Gardeners….It’s Seed Ordering Time!

The garden catalogs are arriving in my mailbox, and I scan the pages, dreaming of wonderful plants for the spring, summer and fall.  The neat thing is that I get the paper catalog (okay, I’m a throw-back and love to touch it, see it, and feel it), but I can order online! Best of both possible worlds.

Seed catalogs

My favorite seed companies each have a unique offering.

The Southern Exposure Seed Exchange ( is located in Virginia, so I can be assured that the varieties they offer are probably going to work in Texas. I love reading the descriptions of their offerings.  All seeds are coded for those best suited for the Southeast, heirloom, ecologically grown and USDA certified organic.   The heirloom varieties often have an indication of when they were “discovered” and where they originated.  For example, “Fish Pepper…African-American heirloom from MD.” or for carrots…”Chantenay Red Core…introduced from France in the late 1800s.” or “Cosmic Purple…yellow and purple carrots were first recorded in Asia Minor in the 10th c. For the first few hundred years of managed cultivation, carrots were predominantly purple.”  Wow!  A history lesson along with descriptions.  SESE also carries grains and cover crops:  want sesame? hairy vetch? red clover, sorghum and broom corn?  They have seeds!

Baker Creek Heirloom Seeds ( perhaps has the most extensive catalog – it’s almost like a thin book!  Baker Creek is located in Mansfield, MO, so I can be assured that I can find varieties that will work well in Texas. They carry vegetables, herbs and flowers. I can also get flax if I care to try growing fiber crops.  The pictures are incredible.  One eggplant that caught my eye was the Turkish Orange. It’s described as coming from Turkey. “The 3” round fruit are best cooked when they are green to light orange.”

Botanical Interests ( is located in Colorado.  But it has some very interesting varieties and a wonderful selection (3 varieties) of Texas Bluebonnets in their flower section. I think one of the heirlooms I’m going to try this year is the Scabiosa Pincushion Flower. It’s described as “Perennial. Blooms summer through fall.” Sounds wonderful with blue-purple and white flowers. On the peppers page, I learned that peppers have been around since 7500 BC and are cultivated around the world. Columbus brought the spicy pods back to Spain and about 50 years later “they were being grown throughout Europe, the Mediterranean, the Middle East, Asia and the African coast.”  The selections are not quite as extensive as offered from some of the other seed merchants, but there are good, solid varieties.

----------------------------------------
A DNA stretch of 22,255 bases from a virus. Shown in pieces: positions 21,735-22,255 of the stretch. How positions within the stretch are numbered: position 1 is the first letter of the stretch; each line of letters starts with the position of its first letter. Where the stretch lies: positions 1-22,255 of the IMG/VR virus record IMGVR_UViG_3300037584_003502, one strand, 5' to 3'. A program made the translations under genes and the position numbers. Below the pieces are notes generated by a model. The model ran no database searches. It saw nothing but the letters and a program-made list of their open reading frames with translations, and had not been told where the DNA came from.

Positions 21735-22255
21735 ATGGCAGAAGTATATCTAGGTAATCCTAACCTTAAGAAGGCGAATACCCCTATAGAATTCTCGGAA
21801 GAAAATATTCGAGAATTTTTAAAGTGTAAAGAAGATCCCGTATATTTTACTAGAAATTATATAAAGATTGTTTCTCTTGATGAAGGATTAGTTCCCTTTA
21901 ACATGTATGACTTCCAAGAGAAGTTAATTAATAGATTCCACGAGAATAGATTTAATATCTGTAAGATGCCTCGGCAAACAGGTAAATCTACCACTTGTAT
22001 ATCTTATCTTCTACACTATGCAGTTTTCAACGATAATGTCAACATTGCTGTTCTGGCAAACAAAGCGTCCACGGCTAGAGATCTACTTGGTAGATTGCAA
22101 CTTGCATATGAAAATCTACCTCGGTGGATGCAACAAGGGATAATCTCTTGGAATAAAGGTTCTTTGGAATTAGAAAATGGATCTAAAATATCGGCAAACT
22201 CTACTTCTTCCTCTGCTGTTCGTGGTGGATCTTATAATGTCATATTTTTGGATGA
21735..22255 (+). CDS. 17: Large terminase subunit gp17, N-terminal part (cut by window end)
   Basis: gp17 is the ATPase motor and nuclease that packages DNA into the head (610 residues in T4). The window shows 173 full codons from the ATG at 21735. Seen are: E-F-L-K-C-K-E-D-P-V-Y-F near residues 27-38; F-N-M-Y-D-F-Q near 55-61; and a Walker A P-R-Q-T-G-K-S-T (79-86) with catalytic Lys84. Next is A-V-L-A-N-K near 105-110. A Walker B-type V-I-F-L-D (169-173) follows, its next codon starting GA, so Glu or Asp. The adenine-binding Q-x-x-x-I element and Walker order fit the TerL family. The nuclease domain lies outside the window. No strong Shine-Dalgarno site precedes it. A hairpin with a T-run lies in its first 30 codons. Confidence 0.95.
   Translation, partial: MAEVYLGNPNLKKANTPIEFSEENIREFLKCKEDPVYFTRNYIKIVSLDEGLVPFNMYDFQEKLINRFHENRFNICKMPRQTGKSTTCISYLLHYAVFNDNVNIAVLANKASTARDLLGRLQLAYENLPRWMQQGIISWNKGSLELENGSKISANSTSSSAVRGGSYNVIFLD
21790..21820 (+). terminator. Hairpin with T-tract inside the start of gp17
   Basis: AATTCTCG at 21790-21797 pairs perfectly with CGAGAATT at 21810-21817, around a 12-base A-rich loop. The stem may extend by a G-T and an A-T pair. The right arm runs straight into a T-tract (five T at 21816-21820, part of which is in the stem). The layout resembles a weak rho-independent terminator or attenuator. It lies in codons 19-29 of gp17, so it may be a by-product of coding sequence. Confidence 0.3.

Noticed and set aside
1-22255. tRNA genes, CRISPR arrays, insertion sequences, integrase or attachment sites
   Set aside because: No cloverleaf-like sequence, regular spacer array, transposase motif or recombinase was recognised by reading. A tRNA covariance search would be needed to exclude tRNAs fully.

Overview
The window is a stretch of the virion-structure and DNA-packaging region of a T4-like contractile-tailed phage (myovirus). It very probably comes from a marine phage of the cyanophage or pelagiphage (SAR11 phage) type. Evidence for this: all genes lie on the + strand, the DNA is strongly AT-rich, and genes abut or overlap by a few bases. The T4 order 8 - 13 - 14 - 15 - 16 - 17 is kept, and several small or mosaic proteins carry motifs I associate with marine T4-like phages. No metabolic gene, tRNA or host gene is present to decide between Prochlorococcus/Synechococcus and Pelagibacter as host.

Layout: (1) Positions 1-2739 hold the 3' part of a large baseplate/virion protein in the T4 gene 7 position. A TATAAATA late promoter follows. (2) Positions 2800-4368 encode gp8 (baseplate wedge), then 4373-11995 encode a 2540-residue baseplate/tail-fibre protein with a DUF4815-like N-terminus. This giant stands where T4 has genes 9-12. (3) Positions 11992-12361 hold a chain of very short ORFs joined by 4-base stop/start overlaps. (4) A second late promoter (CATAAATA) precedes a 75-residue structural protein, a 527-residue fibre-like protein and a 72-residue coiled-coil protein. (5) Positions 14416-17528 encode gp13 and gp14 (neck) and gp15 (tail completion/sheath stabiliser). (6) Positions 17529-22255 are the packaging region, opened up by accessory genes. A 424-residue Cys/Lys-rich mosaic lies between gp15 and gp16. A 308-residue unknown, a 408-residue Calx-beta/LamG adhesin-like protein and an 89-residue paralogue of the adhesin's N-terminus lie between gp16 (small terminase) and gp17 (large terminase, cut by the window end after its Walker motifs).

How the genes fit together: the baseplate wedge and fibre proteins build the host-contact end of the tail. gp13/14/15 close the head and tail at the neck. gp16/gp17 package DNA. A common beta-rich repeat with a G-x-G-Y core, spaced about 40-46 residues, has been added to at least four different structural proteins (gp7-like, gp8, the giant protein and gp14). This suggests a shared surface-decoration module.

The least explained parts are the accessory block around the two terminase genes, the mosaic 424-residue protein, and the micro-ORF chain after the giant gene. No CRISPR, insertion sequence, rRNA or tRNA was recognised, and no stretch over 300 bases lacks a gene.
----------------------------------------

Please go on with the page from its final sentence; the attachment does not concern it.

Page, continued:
The Landreth Seed Company, “purveyors of find seed since 1784,” is based in Pennsylvania ( Their catalog has the look of an heirloom.  They even have a section specifically for a children’s garden. Vegetables offered are selected for their interest, such as purple plum radishes, African mini-bottle gourd, and Mexican sour gherkin.  All varieties that are selected for their potential attractiveness to children. One section highlights varieties best suited for a patio/container garden.

The Pinetree garden seed catalog ( is a new one for me this year. Pinetree is located in Maine, so I will look through it to locate varieties that may be experimental for me.  They also offer loose tea, such as “Nilgiri – organic, fair trade certified.” They offer culinary herbs, medicinal herbs and dyeing herbs as well as tobaccos for the gardening.  I may try out the Hopi Red Dye Amaranth this year, since I’d really like to try dyeing some of my wool with reds.  Pinetree was my source for the Bhut Jolokia (Ghost Pepper) seeds. It is described as “A legendary variety from India with its extreme heat, said to be one of the hottest pepper[s] in the world with a Scoville rating over 1 million units.”  They take about twice as long as other peppers to mature.  But my youngest daughter and her husband like to try extreme peppers, so this was a good choice for them to try.  Note:  only 20 seeds are in each packet!

It’s a good idea to order seeds (at least for spring) soon, because if a transplant goes in mid-March, but is started indoors 8-10 weeks before planting, that means January is the time to start those seeds!

We’ll talk more about starting seeds in the coming weeks.

The Garden in Winter